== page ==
However, both Iowa’s absence of depth and its lack of sufficient preparation along the offensive line ultimately falls on the coaching staff. The coaches are responsible for recruiting players who have failed to develop into starting-caliber linemen in the fourth and fifth years in the program. The coaches are responsible for failing to get their young student athletes ready to play on Saturdays, or for failing to simply the blocking scheme enough to reduce miscommunications and blown assignments. Most egregiously, the coaches are responsible for looking at Iowa’s offensive line room without Tyler Linderbaum and deciding they did not need to seek out help in the transfer portal. Unless the coaches were truly counting on Britt and Davidkov to anchor the line this season (and how could they have, given how much time both players have missed due to injury?), the staff clearly erred by not more aggressively pursuing quality transfers at such an important position group. Offensive line coach George Barnett cannot be held responsible for the failures to recruit and retain players before his tenure began, but it is fair to question whether sufficient development has occurred at this position since he replaced Tim Polasek in 2021. Kirk and Brian Ferentz, both of whom have well-earned reputations for developing offensive linemen, must also look in the mirror and ask how they missed so badly on so many recruiting classes, only to fail to use JuCo or transfer portal players to compensate for these mistakes on the back end.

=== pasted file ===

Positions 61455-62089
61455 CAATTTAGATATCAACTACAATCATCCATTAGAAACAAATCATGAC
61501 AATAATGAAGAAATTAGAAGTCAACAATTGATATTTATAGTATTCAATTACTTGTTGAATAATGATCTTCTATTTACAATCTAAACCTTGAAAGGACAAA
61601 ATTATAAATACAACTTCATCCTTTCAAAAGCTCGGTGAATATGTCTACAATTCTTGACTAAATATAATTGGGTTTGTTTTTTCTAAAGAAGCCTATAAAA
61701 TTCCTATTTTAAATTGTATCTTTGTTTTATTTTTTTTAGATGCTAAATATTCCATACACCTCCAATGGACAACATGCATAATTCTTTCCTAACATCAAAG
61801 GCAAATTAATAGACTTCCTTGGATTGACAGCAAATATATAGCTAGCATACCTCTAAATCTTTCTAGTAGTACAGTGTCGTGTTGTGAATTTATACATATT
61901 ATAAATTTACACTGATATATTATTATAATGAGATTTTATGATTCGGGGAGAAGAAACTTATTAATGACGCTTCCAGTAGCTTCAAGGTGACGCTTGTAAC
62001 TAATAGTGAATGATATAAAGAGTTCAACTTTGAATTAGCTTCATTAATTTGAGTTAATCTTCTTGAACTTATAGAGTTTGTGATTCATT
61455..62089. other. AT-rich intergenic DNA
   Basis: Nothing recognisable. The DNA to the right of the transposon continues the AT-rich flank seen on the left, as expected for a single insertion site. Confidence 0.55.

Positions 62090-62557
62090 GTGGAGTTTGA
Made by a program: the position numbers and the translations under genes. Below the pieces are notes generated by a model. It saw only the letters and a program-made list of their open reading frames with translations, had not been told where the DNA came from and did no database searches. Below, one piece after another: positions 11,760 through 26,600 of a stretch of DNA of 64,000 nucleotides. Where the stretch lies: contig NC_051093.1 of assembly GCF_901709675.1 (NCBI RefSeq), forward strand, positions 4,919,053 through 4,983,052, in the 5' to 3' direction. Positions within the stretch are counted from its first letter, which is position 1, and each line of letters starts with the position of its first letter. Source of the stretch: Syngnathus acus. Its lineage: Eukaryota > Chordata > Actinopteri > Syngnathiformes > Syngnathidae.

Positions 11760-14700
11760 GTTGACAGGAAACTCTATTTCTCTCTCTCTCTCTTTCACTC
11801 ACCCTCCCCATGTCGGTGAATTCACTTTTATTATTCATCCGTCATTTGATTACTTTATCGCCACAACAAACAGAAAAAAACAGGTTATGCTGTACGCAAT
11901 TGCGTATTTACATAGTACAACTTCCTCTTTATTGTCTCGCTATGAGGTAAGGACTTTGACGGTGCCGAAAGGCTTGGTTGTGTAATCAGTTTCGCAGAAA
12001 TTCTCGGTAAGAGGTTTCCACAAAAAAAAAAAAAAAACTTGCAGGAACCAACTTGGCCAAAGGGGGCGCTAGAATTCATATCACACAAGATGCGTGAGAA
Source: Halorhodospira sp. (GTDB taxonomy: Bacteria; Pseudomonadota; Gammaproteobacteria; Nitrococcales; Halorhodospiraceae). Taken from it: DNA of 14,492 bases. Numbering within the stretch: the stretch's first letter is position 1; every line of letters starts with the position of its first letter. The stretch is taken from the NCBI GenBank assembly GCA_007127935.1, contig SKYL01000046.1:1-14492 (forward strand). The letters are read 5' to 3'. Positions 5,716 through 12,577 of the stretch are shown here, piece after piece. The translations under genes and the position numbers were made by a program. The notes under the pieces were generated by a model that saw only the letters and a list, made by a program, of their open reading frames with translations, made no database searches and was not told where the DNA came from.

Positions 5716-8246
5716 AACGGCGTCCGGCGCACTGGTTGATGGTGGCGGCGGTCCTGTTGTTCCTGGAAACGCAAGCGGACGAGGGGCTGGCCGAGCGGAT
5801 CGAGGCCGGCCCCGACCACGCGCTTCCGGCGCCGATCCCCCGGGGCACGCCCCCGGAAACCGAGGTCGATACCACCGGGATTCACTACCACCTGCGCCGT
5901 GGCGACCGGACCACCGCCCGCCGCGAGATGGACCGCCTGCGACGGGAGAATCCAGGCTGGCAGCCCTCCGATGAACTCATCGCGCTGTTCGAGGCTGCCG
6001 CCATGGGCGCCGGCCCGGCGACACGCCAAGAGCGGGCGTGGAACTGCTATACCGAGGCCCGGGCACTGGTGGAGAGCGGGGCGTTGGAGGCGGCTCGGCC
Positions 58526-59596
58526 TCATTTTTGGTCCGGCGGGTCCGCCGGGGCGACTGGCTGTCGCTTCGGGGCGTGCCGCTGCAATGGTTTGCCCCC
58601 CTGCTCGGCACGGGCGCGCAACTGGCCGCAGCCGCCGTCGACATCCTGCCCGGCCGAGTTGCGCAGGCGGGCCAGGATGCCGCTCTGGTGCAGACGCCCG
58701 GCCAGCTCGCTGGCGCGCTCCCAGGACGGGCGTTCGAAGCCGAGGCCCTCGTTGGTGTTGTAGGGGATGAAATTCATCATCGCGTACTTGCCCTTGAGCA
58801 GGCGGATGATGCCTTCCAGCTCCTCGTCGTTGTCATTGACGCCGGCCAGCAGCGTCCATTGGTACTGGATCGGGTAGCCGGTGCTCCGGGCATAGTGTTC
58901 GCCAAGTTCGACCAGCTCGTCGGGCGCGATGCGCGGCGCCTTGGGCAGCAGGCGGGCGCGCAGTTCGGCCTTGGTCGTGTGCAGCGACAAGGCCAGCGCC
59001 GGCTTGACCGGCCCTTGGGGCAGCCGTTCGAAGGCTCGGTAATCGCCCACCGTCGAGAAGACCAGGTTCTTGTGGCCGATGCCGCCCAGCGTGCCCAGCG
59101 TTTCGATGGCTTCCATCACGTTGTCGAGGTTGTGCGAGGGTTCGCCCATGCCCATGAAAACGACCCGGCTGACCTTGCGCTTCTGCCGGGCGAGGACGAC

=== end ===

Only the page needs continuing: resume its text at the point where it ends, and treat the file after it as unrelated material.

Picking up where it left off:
The optimism that surrounded Iowa’s offensive line last offseason may ultimately prove justified, as Iowa has recruited well at the position group over the past few seasons and has plenty of young talent. The same players who look overwhelmed as freshmen and sophomores could develop into stars as juniors and seniors; the 2002 offensive line, widely viewed as the gold standard of the program, took plenty of licks before evolving into the bullies of the Big Ten. Such dreams, however, provide no relief in 2022, where poor line play will continue to torpedo the hopes of Iowa’s offense being anything less than putrid. The Hawkeye coaching staff earned its reputation for crafting elite offensive lines. It must also shoulder the blame for its failure to produce even average play at the position for the second season in a row.